Then there’s Southern High School football coach Adrian Jones, who has the Spartans positioned to potentially play for a state championship this season. Wicker-McCree needs to go see him, too.

Jones was a defensive back for NCCU and returned kicks for the Eagles.

“Had several great seasons at NCCU,” Jones said.

OK, right along here is where Wicker-McCree pulls out her smartphone that’s cued to NCCU’s fight song, and she explains to Jones that both he and King are 39, young enough to mix it up with college kids yet old enough and having had enough success to warrant their respect.

Jones and King are Durham dudes, homeboys who’d steer some of the talent coming out of Hillside and Southern and the other area high schools to NCCU.

I’ve always believed that these one-and-done basketball guys should spend their lone year in college at schools like NCCU and bring some of the cameras and accompanying coin there. King and Jones are so rooted in the area that they could get Bull City kids to turn down N.C. State and UNC and take their talent basically across the street to NCCU. Just look around the MEAC, a mid-major conference, and notice the football players who started at majority schools.

Somehow, year after year, King and Jones have had quality players. That’s without recruiting. Think about what they could put together with a budget specifically set aside for such cherry picking.

Kyle Serba, NCCU’s  associate athletics director for media relations, said that a search committee is in place and an announcement about the school’s next football coach is expected by the end of the year.

NCCU can limit the scope of its probe. I’ve already done a national search for the school, asking Super Bowl XXII most valuable player Doug Williams if he’d be interested in being the next coach at NCCU.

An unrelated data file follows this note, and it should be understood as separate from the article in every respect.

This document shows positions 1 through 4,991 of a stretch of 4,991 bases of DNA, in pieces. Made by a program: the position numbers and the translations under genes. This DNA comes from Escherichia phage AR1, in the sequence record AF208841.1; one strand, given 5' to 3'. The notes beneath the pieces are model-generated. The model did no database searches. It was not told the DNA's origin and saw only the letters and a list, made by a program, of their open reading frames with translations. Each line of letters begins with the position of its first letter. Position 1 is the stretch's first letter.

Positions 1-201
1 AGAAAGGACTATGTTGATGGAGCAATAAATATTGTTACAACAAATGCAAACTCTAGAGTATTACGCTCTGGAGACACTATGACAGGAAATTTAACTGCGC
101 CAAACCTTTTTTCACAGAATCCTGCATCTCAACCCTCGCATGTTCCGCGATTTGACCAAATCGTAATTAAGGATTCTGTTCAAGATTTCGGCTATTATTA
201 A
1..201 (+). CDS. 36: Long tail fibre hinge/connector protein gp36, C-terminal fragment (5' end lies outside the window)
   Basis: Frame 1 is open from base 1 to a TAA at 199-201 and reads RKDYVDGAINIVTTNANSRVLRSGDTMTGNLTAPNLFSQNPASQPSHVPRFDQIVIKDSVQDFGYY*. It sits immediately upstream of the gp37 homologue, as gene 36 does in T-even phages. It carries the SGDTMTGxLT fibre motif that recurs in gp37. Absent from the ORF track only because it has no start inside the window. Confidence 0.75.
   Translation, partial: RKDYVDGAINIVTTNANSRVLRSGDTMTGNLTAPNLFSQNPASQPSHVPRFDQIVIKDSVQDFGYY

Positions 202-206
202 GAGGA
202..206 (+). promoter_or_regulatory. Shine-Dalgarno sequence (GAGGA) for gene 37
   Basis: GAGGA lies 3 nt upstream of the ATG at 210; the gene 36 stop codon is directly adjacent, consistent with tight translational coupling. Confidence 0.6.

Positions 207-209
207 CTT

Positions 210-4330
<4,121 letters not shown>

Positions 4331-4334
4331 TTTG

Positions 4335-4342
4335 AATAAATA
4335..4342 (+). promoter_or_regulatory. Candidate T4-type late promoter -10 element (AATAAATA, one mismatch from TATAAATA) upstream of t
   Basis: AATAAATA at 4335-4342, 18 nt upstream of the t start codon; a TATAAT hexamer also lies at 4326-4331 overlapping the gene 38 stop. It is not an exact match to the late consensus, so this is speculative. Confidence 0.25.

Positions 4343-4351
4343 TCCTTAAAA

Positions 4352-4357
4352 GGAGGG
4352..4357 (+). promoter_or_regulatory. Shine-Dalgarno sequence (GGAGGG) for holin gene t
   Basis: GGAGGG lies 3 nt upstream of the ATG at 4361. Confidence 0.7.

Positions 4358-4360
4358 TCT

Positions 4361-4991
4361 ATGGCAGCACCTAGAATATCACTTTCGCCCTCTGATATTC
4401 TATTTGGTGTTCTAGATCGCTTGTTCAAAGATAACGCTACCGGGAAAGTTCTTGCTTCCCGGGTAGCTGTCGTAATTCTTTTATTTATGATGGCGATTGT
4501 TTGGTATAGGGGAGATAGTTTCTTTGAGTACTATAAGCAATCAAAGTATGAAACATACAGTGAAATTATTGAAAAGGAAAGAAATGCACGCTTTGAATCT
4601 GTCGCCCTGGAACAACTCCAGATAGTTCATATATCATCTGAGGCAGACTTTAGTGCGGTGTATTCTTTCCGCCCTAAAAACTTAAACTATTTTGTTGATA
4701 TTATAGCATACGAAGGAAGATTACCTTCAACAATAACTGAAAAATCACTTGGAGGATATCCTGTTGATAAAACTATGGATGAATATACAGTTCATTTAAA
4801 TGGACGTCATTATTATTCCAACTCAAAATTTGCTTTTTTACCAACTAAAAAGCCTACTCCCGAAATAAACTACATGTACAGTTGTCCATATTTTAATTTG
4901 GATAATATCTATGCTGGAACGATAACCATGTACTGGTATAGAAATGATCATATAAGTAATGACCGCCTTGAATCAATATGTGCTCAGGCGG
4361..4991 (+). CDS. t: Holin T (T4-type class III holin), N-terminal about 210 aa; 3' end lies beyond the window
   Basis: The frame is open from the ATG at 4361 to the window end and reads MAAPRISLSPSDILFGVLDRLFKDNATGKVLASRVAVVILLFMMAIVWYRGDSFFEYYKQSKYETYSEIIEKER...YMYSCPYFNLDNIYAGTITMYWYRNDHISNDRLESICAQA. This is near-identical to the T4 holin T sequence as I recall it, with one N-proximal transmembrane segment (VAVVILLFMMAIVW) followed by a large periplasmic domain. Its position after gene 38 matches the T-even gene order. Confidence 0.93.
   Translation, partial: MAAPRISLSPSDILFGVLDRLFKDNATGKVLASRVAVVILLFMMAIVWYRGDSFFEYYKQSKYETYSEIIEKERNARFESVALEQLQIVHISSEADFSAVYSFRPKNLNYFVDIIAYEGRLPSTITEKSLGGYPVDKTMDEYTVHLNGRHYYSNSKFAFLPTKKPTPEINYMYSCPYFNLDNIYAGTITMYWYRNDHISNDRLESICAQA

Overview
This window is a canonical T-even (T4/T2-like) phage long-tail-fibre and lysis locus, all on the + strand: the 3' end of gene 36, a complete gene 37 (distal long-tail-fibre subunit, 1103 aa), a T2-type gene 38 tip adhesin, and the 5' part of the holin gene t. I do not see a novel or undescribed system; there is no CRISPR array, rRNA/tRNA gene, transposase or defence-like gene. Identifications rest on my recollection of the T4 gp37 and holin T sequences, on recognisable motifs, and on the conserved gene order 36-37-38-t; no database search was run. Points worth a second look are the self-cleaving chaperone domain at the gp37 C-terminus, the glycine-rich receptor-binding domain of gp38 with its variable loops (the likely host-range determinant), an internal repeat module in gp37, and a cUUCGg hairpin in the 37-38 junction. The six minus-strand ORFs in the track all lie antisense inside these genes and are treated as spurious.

“I don’t deal with hypotheticals,” Williams said.

Williams this past season was fired as the head coach at Grambling State, where all of that drama sprouted that result in a players revolt that wound up canceling Jackson State’s homecoming.  He played at Grambling and said he wants black colleges to do well in sports.

Minority schools need to borrow a play from majority schools and approach coaching searches with short lists, Williams said. The way it generally works now, black colleges wind up with these incredibly long lists of candidates who look good on paper but turn out to be bad fits.

What schools end up with after national searches are moving expenses, not championships.

NCCU wouldn’t incur any relocation fees by hiring Massey, King and Jones. They’re already in the area and ready to roll.

Which is critical, because after N.C. A&T whupped NCCU 28-0 the other day, Aggies coach Rod Broadway said his team would be getting back to work on Monday — this past Monday, a few days before Thanksgiving.

NCCU doesn’t have any time to mess around.

John McCann covers N.C. Central University athletics for The Herald-Sun (Durham, N.C.) Reach him at jmccann@heraldsun.com or follow him on Twitter @johntmccann.